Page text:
Photo: Shippensburg University’s restored Old Main Fountain will receive a Construction Project Award for Public & Institutional Properties at the Pennsylvania Historic Preservation Awards luncheon in Pottstown on Friday, September 27.
by Erin Hammerstedt, Preservation Pennsylvania
Earlier this summer Preservation Pennsylvania, along with the Pennsylvania Historical and Museum Commission and our other partners, announced the recipients of the 2013 Pennsylvania Historic Preservation Awards. Presented annually since 1979, the awards honor impressive historic preservation projects and inspiring commitment to preserving and protecting Pennsylvania’s rich historic resources. We want to highlight just a few of the 2013 recipients and invite you to join the celebration by attending the awards ceremony and luncheon on September 27 in Pottstown, Montgomery County.
Each year, many impressive projects are nominated for recognition. Some of them are projects that we are familiar with – and in fact, several of the awardees this year are being recognized for projects that came to us many years ago as Pennsylvania At Risk properties. Some have made use of our revolving loan fund or grants that we help to administer. It makes us proud to see these projects reach completion thanks to the talents and dedication of the people seeing them through.
One of these projects is the Franklin Street Railroad Station in Reading, which was listed in Pennsylvania At Risk in 1999. The station had closed in 1981, and had fallen into a state of disrepair after 18 years of vacancy. Plans for a new transportation center called for demolition of the derelict station. However, plans changed when the Berks Regional Transit Authority acquired the building in 2005 and immediately put a new roof on the structure to arrest deterioration. Today the building has been rehabilitated for use as a bus terminal, with hopes of accommodating an expanded SEPTA line in the future, as well.
While we feel a special sense of pride when projects that we have been involved in are completed, it is at least as exciting to receive nominations for completed preservation projects that have never heard of before. This year, for instance, Shippensburg University completed the restoration and repair of their cast iron Old Main fountain and the Northampton County Courthouse in Easton was rehabilitated to drastically improve its energy efficiency, including window repair and installation of interior storm windows, among other improvements. We never cease to be amazed by the good preservation work that is being done around the Commonwealth!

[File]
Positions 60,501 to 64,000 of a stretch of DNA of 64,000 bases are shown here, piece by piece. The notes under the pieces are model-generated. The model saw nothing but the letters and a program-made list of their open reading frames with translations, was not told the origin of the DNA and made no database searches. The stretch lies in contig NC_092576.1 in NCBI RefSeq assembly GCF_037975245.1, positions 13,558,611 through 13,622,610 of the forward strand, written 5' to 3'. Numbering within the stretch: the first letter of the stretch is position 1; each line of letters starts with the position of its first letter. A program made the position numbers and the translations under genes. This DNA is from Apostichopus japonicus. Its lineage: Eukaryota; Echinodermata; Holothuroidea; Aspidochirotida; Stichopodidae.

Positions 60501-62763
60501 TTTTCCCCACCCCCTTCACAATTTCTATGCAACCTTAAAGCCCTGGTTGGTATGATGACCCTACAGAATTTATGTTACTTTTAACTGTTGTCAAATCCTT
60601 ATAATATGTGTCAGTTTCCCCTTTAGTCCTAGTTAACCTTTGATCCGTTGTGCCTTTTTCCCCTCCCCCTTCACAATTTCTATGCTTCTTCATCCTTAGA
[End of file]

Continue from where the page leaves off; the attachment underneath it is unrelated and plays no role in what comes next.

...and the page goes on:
Preservation Pennsylvania will also honor two individuals and two local preservation organizations that have made significant contributions to the field of historic preservation. So please plan to join us to celebrate the wonderful people, projects and initiatives that make Pennsylvania such a wonderful place to live, work and visit. This year’s Pennsylvania Historic Preservation Awards luncheon will be held at the Sunnybrook Ballroom in Pottstown on Friday, September 27. The inspiring event begins at 11 am and ends at 2 pm, with the awards presented immediately after lunch. Tickets are $65 each, or $500 for a table of eight. Click here to reserve your tickets today!
Sponsorship opportunities for the 2013 Pennsylvania Historic Preservation Awards are also available. With several opportunities ranging from $500 to $10,000, this is your opportunity to support preservation and help us to recognize the important, successful projects in the Commonwealth. Each sponsor receives a table and eight tickets to the awards luncheon (with additional tables available for $250), and will be recognized in the conference program as well as on Preservation Pennsylvania’s website. Additional sponsor benefits are listed on our website. All sponsorships must be received by August 30, 2013 to be included in the Awards Ceremony Program and related publicity.
Guest contributor Erin Hammerstedt is a Field Representative for Preservation Pennsylvania, a non-profit organization dedicated to helping people protect and preserve the historic places that matter to them. In that role, she travels around the Commonwealth providing free technical assistance to help people with their preservation projects and challenges. Erin’s prior work as an architectural historian and historic preservation consultant, preparing conditions assessments and preservation maintenance treatment plans, identifying, documenting and evaluating historic properties as part of the compliance review process, and staffing a local Historical and Architectural Review Board have helped to prepare her for the wide variety of projects she assists with in Pennsylvania today.